Tim Sandefur at Freespace objects to the implication that as a libertarian he is merely a “Republican without morals” and a “self-indulgent, narcissistic heathen,” who “pay[s] lip service to religion” — in the words of “Feddie” (Steve Dillard) at Southern Appeal. The proximate cause of Dillard’s first jibe was a post by sort-of-libertarian Will Baude at Crescat Sententia, in which Baude takes exception to an anti-abortion statement by Alan Keyes.
I’m not sure where Sandefur stands on abortion, but he implies that he’s for legal abortion when he says “I believe that it is immoral for one person to force others to do with their lives what he thinks is right.” If he’s talking about abortion, I must differ, on libertarian grounds. As a libertarian I can conscionably oppose abortion (and take a few other stands that don’t seem to be typical of libertarians), for reasons stated here and here.
In response to Sandefur’s objection, “Feddie” says,
And while many [l]ibertarians are thoughtful people who have carefully formed their views within the confines of respectable moral parameters (e.g., Sandefur, Crescast [sic], and Volokhs), it has been my experience that this is the exception rather than the rule. There is a cruder form of [l]ibertarianism bubbling up from our societal fabric, and it is not one premised on the writings of John Stuart Mill, but is instead anchored upon a radical individualism with no moral compass.
All thoughtful libertarians don’t premise their views on John Stuart Mill’s writings, but other than that, “Feddie” is right. I’ve come across many a so-called libertarian blog that is premised on unalloyed self-indulgence and is as rational as a toddler’s tantrums.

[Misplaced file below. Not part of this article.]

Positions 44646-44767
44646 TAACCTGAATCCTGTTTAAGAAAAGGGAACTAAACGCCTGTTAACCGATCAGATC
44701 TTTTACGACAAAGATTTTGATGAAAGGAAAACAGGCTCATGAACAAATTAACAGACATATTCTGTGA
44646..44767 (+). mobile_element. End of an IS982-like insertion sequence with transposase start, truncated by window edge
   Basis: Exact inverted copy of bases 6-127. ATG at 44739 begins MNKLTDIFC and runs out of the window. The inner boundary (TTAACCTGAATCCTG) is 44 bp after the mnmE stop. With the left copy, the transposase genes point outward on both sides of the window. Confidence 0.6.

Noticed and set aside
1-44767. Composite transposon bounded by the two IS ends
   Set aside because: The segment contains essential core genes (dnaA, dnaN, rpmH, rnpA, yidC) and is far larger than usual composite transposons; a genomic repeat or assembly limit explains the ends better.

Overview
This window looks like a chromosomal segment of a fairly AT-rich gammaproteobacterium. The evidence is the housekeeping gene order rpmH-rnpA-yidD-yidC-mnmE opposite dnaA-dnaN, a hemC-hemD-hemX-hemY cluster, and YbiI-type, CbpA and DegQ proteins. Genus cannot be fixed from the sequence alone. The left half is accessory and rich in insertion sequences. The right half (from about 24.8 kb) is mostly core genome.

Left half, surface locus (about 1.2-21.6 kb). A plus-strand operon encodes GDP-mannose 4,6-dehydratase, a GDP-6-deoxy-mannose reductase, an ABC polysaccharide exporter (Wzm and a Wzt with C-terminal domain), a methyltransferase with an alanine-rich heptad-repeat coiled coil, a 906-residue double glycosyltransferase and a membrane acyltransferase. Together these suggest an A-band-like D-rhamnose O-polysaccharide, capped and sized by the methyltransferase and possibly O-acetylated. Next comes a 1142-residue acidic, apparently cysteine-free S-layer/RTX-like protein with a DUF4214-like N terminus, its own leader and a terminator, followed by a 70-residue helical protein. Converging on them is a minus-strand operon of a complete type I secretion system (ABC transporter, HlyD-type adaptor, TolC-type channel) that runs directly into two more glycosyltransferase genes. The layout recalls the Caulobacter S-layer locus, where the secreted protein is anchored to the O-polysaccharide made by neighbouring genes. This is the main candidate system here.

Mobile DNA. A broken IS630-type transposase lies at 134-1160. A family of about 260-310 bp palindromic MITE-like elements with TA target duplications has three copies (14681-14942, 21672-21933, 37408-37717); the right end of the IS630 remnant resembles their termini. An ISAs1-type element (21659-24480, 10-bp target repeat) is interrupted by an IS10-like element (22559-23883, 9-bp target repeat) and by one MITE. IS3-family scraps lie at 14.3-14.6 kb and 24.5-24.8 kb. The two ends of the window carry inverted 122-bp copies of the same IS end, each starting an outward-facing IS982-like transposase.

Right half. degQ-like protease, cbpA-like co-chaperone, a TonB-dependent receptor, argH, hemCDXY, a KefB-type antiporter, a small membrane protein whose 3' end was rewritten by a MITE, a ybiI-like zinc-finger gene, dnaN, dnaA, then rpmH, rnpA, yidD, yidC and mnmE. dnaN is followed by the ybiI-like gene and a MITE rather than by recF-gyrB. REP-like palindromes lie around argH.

Sandefur, in an update, says in further reply to “Feddie”:
Objectivism, of which I believe I am the most prominent blogging practitoner [sic], imposes a remarkably severe moral code, which has earned us a reputation among many other libertarians as serious killjoys.
The link leads to a short piece by Ayn Rand, in which she summarizes Objectivism. She says, among other things,
The ideal political-economic system is laissez-faire capitalism. It is a system where men deal with one another, not as victims and executioners, nor as masters and slaves, but as traders, by free, voluntary exchange to mutual benefit. It is a system where no man may obtain any values from others by resorting to physical force, and no man may initiate the use of physical force against others. The government acts only as a policeman that protects man’s rights; it uses physical force only in retaliation and only against those who initiate its use, such as criminals or foreign invaders…[emphasis added].
I wonder what this “remarkably severe moral code” has to say about abortion and pre-emptive war. I don’t find abortion (and its companion, involuntary euthanasia) to be particularly moral, even by Rand’s stringent code, which claims to forgo physical force, except in self-defense. Nor do I find it particularly moral to acquiesce in the deaths of fellow citizens rather than trying (if not always successfully) to reach abroad and tear down the infrastructure of terrorism.